Cambridge Cultural and Historical Geography
The Cambridge Cultural and Historical Geography thematic group has research interests that span a range of topics in contemporary and historical demography, social policy, and cultural and historical geography.
Research on contemporary populations aims both to increase understanding of various processes related to health and well-being and to be relevant to policy. Work on epidemiology focuses on the roles of political and welfare regimes, crises and population movement on vulnerability and the spread of epidemics in time and space. Work on both health and crime are bolstered by the exploration of new methodologies for the analysis of spatial data on incidence and transmission, and the analysis of spatial patterns is an important theme in investigations into crime.
Much of our work on historical population relates to historical epidemiology and the determinants of mortality from 1500 to 1950, but we also have projects which examine the spatial patterns of fertility decline and the effects of welfare regimes and health service provision on various demographic processes. The projects listed here are primarily associated with those members of the Cambridge Group for the History of Population and Social Structure (CAMPOP) based in the Geography Department; other CAMPOP projects primarily based in the History Faculty can be found at the CAMPOP website.
Research on industrialising and urbanising Britain has focused on the uneven geographical development of capitalist and commercial society, and an accompanying citizenship regime managing rights and responsibilities, as well as the emergence of a number of 'social' problems involving health, welfare, and individual or collective 'deviancy'. Our work has explored the formulation and framing of the 'social' as distinct from the 'natural' world, and its regulation through the intervention of state and social agencies at a variety of scales.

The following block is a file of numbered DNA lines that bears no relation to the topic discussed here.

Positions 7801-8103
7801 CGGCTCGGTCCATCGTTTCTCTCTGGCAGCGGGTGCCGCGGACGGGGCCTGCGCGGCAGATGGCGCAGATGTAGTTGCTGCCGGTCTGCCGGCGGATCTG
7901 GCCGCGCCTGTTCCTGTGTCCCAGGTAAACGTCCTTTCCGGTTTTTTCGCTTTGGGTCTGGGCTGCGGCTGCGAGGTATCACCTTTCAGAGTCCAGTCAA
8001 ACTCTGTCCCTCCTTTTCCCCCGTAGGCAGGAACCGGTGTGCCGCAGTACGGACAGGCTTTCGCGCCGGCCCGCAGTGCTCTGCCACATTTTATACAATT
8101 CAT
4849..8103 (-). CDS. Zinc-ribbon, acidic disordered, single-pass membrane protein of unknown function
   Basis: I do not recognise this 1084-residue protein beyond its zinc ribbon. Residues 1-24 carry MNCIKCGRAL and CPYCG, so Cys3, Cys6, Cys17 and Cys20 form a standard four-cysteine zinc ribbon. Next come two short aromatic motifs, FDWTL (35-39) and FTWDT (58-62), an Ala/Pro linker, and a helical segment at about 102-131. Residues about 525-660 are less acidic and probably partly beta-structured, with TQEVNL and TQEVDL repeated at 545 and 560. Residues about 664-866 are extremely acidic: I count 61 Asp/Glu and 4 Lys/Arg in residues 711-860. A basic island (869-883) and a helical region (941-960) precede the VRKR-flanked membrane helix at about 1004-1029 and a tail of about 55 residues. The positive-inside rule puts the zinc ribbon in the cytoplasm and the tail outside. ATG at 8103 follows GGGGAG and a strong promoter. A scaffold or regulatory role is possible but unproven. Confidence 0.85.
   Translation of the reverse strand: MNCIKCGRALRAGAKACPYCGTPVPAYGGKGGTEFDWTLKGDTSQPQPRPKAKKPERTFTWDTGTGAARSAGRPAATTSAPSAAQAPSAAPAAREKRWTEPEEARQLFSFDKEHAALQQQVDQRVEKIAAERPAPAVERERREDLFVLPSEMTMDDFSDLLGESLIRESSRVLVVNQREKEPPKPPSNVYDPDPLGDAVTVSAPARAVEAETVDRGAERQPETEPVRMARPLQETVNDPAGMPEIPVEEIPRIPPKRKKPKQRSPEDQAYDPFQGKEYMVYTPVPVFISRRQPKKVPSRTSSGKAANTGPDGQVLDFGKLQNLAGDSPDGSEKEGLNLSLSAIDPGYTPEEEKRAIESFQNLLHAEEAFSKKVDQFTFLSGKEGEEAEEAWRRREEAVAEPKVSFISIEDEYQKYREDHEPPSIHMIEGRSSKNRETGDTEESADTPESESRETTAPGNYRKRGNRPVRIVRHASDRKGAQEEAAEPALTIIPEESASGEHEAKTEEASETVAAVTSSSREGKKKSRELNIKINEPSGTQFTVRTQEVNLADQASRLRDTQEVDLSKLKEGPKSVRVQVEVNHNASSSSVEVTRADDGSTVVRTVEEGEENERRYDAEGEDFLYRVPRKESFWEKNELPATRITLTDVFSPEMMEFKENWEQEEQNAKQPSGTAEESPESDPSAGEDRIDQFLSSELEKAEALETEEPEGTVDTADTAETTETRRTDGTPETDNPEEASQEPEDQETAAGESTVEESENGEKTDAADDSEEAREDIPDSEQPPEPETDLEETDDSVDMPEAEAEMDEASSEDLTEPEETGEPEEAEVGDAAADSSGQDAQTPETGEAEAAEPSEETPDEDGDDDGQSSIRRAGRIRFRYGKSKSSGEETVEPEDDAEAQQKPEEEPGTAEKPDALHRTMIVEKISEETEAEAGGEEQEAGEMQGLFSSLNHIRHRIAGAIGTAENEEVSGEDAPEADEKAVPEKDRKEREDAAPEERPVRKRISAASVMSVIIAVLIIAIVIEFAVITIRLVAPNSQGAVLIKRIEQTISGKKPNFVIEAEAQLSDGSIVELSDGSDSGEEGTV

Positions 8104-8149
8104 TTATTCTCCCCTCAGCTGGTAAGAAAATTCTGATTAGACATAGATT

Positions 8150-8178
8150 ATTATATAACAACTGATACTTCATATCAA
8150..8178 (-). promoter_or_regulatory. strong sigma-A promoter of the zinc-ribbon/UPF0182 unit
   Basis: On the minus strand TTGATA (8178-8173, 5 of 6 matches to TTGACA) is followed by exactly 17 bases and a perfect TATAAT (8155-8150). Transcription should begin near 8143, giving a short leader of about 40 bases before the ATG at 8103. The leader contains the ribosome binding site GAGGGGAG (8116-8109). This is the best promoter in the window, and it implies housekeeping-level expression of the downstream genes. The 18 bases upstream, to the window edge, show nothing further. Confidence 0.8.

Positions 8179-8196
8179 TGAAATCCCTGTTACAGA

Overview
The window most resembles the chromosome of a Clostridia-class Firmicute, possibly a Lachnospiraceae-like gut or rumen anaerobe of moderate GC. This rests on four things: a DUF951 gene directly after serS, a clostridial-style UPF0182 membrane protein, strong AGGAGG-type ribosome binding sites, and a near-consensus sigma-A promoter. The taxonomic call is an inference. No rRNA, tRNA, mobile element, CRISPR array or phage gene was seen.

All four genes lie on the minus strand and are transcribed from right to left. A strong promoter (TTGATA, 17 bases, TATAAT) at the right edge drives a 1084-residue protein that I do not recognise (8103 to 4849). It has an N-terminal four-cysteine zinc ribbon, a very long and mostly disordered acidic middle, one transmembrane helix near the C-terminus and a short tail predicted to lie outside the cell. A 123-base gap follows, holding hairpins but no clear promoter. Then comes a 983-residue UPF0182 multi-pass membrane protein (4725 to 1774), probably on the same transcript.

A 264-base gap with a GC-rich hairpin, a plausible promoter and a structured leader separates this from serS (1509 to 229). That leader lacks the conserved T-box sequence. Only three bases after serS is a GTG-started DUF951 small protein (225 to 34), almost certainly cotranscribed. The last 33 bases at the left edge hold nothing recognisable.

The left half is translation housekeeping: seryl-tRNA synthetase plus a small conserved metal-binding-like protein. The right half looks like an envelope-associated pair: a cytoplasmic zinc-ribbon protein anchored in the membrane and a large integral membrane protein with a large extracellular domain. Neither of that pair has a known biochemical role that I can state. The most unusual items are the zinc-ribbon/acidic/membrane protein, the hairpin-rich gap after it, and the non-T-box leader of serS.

It is well appreciated that contemporary globalisation has significant historical antecedents, and continues to develop in spatially uneven ways. Work on empire and colonialism is especially pertinent for understanding the origins of our globalised present, particularly when such work includes or informs considerations of contemporary dispossession and marginalisation, in the name of economic modernisation, humanitarian intervention, and geopolitical security.
The Cambridge Cultural and Historical Geography thematic group consists of the following members:
|Professor Tim Bayliss-Smith||Geography and epidemiology of the depopulation of Island Melanesia, especially Solomon Islands in the nineteenth and early twentieth century.|
|Dr David Beckingham||The regulation of alcohol and intemperance in Victorian British cities, especially Liverpool. Geography of the temperance movement at home and abroad.|
|Professor Robert Bennett||History of entrepreneurship and small business, currently mainly 1851-1911 and modern patterns; also history of chambers of commerce 1760 onwards and business associations.|
|Professor Andrew Cliff||Spatial epidemiology: the disease patterns and processes arising from humanitarian crises and population displacements since the beginning of the twentieth century.|
|Dr Romola Davenport||The urban mortality transition in north-west Europe in the period 1700-1850, including the geography of smallpox epidemics in Britain before vaccination.|
|Dr Joseph Day||Identifying the causes of the heterogeneity of demographic experience observed among proto-industrial populations.|
|Professor Matthew Gandy
|Landscape, infrastructure, and modernity, including corporeal and sensory geographies.|
|Professor Bob Haining||The geography of crime using GIS, including doorstep criminality in Cambridgeshire and the incidence of rape in Stockholm.|
|Dr Philip Howell||The cultural and historical geography of prostitution, gender and sexuality in Victorian Britain and its empire; changing animal geographies.|
|Dr David Nally||Geographical dimensions of colonisation, the geopolitics of subsistence crises, and the politics of famine relief measures, for example the Irish Famine.|
|Ms Gill Newton||Mortality and disease transmission in urban Britain, especially London, in the sixteenth to nineteenth century.|
|Dr Alice Reid
|Infant, child and maternal mortality in British populations in the late nineteenth and early twentieth century, including the role of doctors and midwifery.|
|Dr Max Satchell||Historical geography, occupational structure and transport networks using GIS, and leprosy in Britain since c.1000.|
|Professor Richard Smith||Welfare and demography in England c. 1300-1834, the geography of poor relief, and a re-assessment of the Mortality Revolution and Epidemiological Transition models for England, western Europe and Asia.|
|Professor Janice Stargardt||The historical geography and archaeology of South and South East Asia. Working on early urbanism in South and Southeast Asia and the spread of Buddhism and early maritime trade in the Indian Ocean.|
The Cambridge Group for the History of Population and Social Structure is an interdisciplinary research group based in the Department of Geography and the Faculty of History.